This transcript has been lightly edited…
What Is the Kingdom of God?
Nicholas Perrin recently sat down with us to talk about the Kingdom of God. Take a look at some highlights from our conversation:
The kingdom of God is this compelling vision that Jesus shares with us. It’s rooted in a much longer story—a story shaped by great books like Daniel, like Deuteronomy, like Genesis. But I think for many Christians, if they’re honest, they’re not really quite sure what the kingdom is about.
Kingdom is one of those terms that we Christians throw around, as if we all know what we’re talking about, as if we’re all talking about the same thing. Often, if you scratch below the surface, you see that we’re not talking about the same thing.
What difference does the kingdom really make?
Many of us struggle with these questions. What difference does the kingdom really…
Introducing MasterLectures: Stream Bible and Theology Video Lectures on Demand
Today we are announcing a brand-new video streaming service called MasterLectures.
MasterLectures gives you access to thousands of thought-provoking video lectures from the world’s leading Christian scholars—for one low monthly price.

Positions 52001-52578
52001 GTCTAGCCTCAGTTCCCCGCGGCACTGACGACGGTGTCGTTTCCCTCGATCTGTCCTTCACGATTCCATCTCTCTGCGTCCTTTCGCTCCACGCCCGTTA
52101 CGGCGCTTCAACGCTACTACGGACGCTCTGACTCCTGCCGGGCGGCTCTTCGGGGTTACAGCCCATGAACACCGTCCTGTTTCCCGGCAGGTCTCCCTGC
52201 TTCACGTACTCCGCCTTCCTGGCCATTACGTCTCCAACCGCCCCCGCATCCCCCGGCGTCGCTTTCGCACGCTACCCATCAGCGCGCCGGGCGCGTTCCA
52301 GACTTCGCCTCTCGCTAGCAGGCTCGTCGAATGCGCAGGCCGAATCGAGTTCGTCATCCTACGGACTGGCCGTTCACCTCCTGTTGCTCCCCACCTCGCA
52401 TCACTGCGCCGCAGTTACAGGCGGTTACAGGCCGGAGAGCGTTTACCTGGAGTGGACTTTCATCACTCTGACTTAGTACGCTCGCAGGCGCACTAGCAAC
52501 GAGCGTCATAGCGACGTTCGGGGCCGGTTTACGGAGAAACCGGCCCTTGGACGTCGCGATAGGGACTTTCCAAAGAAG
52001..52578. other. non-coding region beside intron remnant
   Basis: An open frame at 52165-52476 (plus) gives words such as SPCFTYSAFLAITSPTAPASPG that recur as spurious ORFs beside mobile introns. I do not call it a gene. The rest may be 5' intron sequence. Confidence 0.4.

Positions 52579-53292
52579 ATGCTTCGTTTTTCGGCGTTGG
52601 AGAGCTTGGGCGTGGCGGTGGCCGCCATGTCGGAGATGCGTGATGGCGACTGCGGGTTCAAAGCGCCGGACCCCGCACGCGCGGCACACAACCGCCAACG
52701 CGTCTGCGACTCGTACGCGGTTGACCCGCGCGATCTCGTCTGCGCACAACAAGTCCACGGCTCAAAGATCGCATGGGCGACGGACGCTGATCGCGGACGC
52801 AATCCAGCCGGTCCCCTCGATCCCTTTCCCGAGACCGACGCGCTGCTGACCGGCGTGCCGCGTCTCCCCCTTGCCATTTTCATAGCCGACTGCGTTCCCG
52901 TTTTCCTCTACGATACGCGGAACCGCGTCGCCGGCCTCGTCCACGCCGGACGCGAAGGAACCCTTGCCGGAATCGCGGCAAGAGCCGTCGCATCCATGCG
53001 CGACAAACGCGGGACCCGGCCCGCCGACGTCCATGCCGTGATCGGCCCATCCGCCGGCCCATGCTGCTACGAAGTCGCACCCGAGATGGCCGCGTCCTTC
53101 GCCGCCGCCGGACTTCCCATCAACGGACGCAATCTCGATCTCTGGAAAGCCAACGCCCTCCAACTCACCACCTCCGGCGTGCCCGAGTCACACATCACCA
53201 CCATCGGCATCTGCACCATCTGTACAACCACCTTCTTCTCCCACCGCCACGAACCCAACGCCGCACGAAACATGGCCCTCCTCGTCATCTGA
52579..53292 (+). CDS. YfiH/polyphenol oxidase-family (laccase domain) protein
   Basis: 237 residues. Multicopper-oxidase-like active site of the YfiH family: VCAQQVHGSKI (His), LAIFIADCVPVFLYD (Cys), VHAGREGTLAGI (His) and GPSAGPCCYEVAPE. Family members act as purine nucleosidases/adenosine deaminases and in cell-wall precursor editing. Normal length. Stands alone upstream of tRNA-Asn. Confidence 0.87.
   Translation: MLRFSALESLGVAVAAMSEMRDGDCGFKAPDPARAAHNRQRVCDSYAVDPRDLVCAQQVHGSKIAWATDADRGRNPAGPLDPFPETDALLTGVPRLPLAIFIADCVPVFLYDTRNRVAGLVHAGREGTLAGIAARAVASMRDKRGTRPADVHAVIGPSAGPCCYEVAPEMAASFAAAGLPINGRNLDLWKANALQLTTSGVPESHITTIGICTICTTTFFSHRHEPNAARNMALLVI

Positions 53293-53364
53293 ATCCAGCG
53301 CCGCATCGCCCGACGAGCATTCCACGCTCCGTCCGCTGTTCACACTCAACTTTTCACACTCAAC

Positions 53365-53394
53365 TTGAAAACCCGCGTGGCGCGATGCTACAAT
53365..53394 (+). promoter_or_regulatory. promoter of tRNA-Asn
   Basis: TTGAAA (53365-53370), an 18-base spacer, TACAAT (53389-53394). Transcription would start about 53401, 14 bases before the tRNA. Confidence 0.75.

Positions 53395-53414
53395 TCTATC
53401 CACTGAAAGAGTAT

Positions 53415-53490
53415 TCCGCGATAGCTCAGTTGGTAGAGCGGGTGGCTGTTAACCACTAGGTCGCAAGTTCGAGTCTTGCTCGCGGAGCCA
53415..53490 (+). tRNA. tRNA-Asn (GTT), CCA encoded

Take a look:
Who MasterLectures is for
MasterLectures is for curious Christians. If you’re the kind of person who likes learning, MasterLectures is for you. MasterLectures features all-original content on the Bible and theology to help you read the Bible better, understand theology, and grow in your faith.
MasterLectures is for students. Because all videos are filmed with Zondervan Academic authors, they make the perfect supplement to a course textbook. With a subscription to MasterLectures, students get helpful video overviews on the same subject matter in their assigned readings. It’s perfect for students who want a little extra help—or want to get ahead.
MasterLectures is for…
Zondervan and Seedbed Sign New Publishing Partnership Agreement